Crash Landing of Air Hostess Training Institutes

5 07 2008

The growth in aviation sector has created a brand new business – air hostess training. These institutes have mushroomed all over the country, more so in North India.

 

These institutes have been luring the youth to get a glamorous job in the fast growing aviation sector. The minimum eligibility for joining these courses is 10+2 and age between 17 to 24 years. With such a low entry criteria and prospect of a glamorous career, no wonder thousands are signing up. More so, in small towns, where job prospects otherwise are few.

 

Most of these institutes offer a one-year diploma in after higher secondary (+2), which prepares the candidates to become join the cabin crew of an airlines. The titles of the course are usually snazzed up to delude the impressionable youth. For example, the course at Frankfinn  is called “Aviation Hospitality and Travel Management.” The course content is a mix of soft skills, some industry specific skills like ticketing and reservation, some domain knowledge about aviation industry, followed by a project. These are typically part-time courses, two hours a days, 5 days a week. The annual fee ranges from Rs 1 to 1.25 lakh per student for the program. The course provides 100% placement assistance. Mark the word –  it is only assistance and not assured placement. But to be fair to them, many of their students have got placed in the various airlines and 5-star hotels. 

 

Frankfinn  is the market leader in India. Promoted by a Supreme Court advocate K.S.Kohli, Frankfinn has no French or Finnish connection.  It is headquartered in Mumbai and has over 115 centres across the length and breadth of the country. I spoke to one centre and I learnt that they have nine batches of 25 students running concurrently. Extrapolating the same, annual output would be probably in the region of 20,000 from across India. No wonder, Frankfinn claims to have a turnover of Rs 250 crore and has expressed an ambition of starting an airline  – Air Frankfinn. It has even leased an Airbus for training purposes.Currently it is a private limited company. It has proposed an IPO sometime soon.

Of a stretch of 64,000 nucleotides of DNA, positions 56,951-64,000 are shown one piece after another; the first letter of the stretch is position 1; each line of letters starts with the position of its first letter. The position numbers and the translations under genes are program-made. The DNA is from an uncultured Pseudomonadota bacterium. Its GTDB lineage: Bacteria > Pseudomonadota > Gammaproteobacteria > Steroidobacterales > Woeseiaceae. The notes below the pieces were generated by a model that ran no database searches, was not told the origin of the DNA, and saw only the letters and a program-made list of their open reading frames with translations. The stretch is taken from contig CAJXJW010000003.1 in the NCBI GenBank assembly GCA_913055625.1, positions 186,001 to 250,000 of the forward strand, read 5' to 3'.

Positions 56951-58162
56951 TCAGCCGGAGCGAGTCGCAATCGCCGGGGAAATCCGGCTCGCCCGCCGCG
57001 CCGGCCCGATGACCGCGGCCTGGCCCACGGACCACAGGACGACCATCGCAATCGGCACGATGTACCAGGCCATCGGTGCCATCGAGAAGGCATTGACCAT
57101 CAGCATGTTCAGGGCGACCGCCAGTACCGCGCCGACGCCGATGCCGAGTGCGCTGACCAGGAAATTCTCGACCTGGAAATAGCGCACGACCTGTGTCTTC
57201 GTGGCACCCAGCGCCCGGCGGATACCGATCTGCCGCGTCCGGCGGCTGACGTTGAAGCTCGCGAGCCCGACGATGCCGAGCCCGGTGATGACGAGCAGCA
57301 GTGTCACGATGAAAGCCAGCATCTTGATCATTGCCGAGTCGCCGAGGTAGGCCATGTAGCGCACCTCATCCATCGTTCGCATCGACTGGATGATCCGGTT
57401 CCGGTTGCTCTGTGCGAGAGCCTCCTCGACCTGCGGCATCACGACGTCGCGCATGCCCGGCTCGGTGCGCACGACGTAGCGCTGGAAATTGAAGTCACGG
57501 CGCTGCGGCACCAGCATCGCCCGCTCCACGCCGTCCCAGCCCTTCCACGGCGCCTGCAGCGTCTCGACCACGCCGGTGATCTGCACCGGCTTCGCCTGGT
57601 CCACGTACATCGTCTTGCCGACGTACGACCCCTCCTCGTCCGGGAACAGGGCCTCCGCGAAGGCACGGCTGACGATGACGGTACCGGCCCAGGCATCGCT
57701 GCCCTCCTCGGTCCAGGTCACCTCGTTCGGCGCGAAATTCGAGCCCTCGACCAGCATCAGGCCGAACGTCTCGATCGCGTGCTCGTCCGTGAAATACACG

Air Hostess Academy  is another national player. Promoted by a husband and wife team. Sapna Gupta is the public face of this institute which  has been in existence for over 10 years. Now it has a network of 35 centres with 8000 students.

 

Flying-Cats, a regional player from North-India, has all-India ambitions. It uses high profile Bollywood stars like Malaika Arora and Kareena Kapoor to promote the course. This institute has tied up with Annamalai University to offer a dual course. A BBA from Annamalai and Air Hostess training from Flying Cats.

 

Aptech, one of the leaders in Computer training also has entered this business recently through its Avalon Aviation Academy. They also offer a variety of diplomas in various aspects of aviation. They have a unique promise, 100 % job guarantee or 50% money back.

 

Kingfisher Training Academy has been promoted by Kingfisher Airlines. This academy started in Mumbai, but has now become operational in all metros. Besides, the one- year program, they offer a six-month program too.

 

A back of the envelope calculations tells me that this business would easily be training 40,000 students annually and generating Rs. 500 crore revenue for the promoters.

 

 

If the Indian aviation industry grows at 25% p.a, like it did till 2007-08 and it implements its aircraft acquisition plans, there will be 40,000 vacancies of cabin-crew jobs by the year 2010. Typically, such jobs pay Rs 15,000-Rs 16000 per month. During last two years alone, over 60,000-70,000 trained students from these institutes have been found waiting for placement. Some may be employed by the hospitality industry, but that is most likely a stop-gap job for most.

 

With the fuel prices going through the roof and the industry reeling under losses, many Indian airlines have cut down their flights. Laying off cabin-crew will follow. If the crude prices come down and the Indian aviation gets back to its growth path, there will be jobs for these aspirants. I do not expect more than one out of three to get an airline cabin-crew job.

 

A  violent shake-out is imminent. Readers may recall what happened to the IT training industry in 2001-02. The entry barriers to these businesses are low, so are exit barriers.

 

– G. Mohan.

 

 

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